PAMELA LYNDON TRAVERS, original name HELEN LYNDON GOFF, Australian-born English writer known for her Mary Poppins books, which have been translated into more than 20 languages and were the basis for the successful motion picture Mary Poppins (1964).
Travers went to England in 1924 and became a dancer and actress, appearing mostly in plays of William Shakespeare. She also worked as a journalist and became friendly with the poets William Butler Yeats and AE (George William Russell), with whom she shared an interest in myth. AE published some of her poems in The Irish Statesman.
Her first book, Mary Poppins (1934), about a magical, good-hearted, and exceedingly efficient nanny, was an immediate success. Two years later, after she began writing sequels, Travers decided to write full-time. She traveled throughout Europe and the United States lecturing and gaining new material for her stories.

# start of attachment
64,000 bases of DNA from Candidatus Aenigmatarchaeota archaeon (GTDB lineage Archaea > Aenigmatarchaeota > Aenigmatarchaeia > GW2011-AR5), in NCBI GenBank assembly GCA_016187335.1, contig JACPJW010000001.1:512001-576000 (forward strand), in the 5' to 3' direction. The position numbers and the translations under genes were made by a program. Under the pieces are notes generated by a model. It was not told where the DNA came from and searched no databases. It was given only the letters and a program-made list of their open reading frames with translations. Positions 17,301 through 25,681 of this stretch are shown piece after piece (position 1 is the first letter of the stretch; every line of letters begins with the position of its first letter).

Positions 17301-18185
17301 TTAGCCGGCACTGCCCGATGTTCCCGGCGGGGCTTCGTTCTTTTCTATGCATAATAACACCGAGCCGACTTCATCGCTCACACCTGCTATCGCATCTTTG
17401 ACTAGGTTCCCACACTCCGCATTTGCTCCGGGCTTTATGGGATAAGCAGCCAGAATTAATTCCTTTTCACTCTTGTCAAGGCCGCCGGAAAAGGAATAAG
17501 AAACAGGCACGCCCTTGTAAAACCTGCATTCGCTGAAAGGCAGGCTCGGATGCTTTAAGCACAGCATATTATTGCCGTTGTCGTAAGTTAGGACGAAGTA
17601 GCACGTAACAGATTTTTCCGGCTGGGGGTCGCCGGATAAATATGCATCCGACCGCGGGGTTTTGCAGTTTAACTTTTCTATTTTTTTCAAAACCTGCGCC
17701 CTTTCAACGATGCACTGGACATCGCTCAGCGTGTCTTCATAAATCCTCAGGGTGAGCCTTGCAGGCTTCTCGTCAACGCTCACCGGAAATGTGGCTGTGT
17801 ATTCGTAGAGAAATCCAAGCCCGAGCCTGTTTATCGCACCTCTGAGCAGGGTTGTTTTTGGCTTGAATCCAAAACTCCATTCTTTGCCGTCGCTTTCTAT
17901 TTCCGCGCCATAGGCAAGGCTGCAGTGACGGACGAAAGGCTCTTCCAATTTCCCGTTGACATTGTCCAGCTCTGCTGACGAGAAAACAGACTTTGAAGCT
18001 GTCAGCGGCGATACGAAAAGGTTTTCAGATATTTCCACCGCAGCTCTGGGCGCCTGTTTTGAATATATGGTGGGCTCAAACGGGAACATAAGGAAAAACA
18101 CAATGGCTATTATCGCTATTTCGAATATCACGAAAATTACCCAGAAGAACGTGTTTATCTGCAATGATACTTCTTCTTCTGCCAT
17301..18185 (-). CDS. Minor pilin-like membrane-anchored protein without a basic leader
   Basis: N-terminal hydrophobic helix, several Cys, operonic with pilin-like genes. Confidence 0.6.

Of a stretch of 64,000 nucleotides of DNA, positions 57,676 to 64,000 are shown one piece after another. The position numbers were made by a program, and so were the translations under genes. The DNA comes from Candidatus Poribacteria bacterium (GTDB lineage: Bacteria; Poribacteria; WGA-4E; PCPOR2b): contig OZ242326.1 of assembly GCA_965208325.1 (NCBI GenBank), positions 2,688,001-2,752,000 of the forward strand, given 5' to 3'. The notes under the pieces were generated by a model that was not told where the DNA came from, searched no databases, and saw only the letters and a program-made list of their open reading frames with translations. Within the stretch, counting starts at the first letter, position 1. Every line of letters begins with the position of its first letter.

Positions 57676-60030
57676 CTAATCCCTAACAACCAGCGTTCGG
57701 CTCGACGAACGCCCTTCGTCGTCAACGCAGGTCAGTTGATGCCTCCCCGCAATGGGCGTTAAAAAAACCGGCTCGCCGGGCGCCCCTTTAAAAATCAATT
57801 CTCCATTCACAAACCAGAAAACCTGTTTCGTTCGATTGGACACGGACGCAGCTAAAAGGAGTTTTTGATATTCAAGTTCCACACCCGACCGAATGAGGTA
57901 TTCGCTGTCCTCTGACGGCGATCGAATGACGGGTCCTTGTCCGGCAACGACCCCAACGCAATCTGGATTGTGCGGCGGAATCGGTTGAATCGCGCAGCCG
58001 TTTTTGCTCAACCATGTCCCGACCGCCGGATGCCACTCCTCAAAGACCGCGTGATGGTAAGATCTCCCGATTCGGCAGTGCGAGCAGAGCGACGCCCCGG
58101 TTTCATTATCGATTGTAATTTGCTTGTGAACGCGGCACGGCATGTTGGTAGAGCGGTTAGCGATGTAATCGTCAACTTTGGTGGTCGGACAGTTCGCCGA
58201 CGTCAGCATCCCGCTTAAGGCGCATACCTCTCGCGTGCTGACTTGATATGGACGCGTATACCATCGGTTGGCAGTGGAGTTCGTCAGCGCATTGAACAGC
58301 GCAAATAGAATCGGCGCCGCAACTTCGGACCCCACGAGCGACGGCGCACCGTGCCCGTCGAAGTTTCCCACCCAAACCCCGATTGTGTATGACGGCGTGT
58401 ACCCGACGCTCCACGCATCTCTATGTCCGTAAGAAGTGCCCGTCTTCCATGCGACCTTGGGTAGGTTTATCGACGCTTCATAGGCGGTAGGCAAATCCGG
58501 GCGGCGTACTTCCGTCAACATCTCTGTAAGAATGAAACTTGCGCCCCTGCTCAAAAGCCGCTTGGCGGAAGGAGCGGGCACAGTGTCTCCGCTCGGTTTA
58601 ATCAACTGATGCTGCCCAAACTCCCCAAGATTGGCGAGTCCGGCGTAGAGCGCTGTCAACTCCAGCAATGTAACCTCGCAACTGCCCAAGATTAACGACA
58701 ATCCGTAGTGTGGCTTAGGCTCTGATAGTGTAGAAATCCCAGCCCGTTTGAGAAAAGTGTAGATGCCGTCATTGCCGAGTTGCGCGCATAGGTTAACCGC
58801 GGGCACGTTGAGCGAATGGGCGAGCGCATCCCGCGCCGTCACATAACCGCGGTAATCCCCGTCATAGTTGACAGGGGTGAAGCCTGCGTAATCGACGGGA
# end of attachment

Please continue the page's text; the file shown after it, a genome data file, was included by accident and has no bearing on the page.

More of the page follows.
From 1965 to 1971 she served as writer-in-residence at such colleges as Radcliffe, Smith, and Scripps. She later served as a contributing editor (1976-96) to Parabola, a journal on myth and mythology. Later works include several travel books and a collection of essays, What the Bee Knows: Reflections on Myth, Symbol and Story (1989).